Photo: Val Wilmer/Redferns

Bob Dylan Denies Allegations That He Sexually Abused A 12-Year-Old Girl In 1965

CONTENT WARNING: The following article discusses child sexual abuse

A new lawsuit alleges that in 1965, Bob Dylan supplied drugs and alcohol to a 12-year-old girl before sexually abusing her.

Court documents viewed by Page Six and TMZ, allege that the folk musician, who was 23/24 at the time, “befriended and established an emotional connection with the plaintiff” over a six week period between April and May in 1965.

The now-68-year-old woman at the centre of the suit, who goes by the initials J.C. throughout, alleges in the lawsuit that he sought a “connection” with her to “lower her inhibitions with the object of sexually abusing her, which he did, coupled with the provision of drugs, alcohol and threats of physical violence, leaving her emotionally scarred and psychologically damaged to this day.”

The suit levels multiple allegations of sexual abuse at Dylan, with someone incidents taking place at the Chelsea hotel in Manhattan. According to the documents, they are claiming that his previous actions “are of a permanent and lasting natures and have incapacitated the plaintiff from attending her regular activities”.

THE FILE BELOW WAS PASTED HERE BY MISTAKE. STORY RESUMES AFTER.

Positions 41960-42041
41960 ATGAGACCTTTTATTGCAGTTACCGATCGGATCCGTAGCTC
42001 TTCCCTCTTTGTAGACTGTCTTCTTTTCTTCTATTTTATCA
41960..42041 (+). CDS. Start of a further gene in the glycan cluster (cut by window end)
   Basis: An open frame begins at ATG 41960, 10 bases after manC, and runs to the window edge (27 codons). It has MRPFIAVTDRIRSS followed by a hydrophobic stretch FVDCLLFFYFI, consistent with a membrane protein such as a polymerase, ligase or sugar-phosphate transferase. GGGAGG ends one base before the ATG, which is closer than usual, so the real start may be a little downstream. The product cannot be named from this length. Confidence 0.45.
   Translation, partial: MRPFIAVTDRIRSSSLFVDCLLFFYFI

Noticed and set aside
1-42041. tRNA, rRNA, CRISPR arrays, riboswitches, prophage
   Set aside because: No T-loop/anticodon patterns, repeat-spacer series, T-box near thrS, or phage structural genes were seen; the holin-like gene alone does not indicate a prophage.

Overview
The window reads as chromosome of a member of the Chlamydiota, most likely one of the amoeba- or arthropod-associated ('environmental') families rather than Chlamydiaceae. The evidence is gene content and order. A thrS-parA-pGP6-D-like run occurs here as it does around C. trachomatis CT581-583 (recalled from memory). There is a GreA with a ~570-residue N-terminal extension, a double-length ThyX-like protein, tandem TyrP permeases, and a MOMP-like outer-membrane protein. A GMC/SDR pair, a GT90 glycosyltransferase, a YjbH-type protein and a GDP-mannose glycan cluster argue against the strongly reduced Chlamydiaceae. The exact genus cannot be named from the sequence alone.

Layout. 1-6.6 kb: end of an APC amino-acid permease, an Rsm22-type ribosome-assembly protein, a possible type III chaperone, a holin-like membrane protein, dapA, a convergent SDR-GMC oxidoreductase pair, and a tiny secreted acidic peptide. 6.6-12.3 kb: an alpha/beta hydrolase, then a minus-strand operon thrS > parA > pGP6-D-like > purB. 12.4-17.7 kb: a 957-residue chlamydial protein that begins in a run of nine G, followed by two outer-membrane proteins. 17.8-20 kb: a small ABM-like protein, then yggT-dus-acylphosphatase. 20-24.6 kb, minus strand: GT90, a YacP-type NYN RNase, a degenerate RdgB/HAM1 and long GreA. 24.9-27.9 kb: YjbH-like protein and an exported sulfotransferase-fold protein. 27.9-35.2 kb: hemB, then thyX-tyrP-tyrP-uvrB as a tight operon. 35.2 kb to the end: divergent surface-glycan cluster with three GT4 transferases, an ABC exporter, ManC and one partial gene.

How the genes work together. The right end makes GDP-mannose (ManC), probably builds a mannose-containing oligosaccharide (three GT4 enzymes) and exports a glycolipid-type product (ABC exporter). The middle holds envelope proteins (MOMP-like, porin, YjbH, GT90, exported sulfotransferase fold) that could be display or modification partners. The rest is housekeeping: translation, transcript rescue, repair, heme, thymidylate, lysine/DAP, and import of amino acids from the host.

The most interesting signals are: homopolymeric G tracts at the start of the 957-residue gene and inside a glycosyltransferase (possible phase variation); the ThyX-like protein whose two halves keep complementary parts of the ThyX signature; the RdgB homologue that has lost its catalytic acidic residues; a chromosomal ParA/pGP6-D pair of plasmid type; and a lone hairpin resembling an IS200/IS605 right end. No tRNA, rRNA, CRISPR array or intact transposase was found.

J.C. is suing for unspecified damages, as well as a jury trial for claims of assault, battery, false imprisonment, and infliction of emotional distress.

A spokesman of Dylan’s spoke to The Guardian on Monday, stating that “the 56-year-old claim is untrue and will be vigorously defended”.

The court documents have been filed at the eleventh hour, on the final day of the New York State’s Child Victim Act look-back window, which allowed victims of child abuse to seek damages from their abusers, regardless of the state’s statute of limitation laws.

If you need assistance, 1800 RESPECT – the National Sexual Assault, Domestic and Family Violence Counselling Service — can be reached on 1800 737 732.

For help or information regarding mental health, contact Lifeline on 13 11 14 or Beyond Blue on 1300 224 636.

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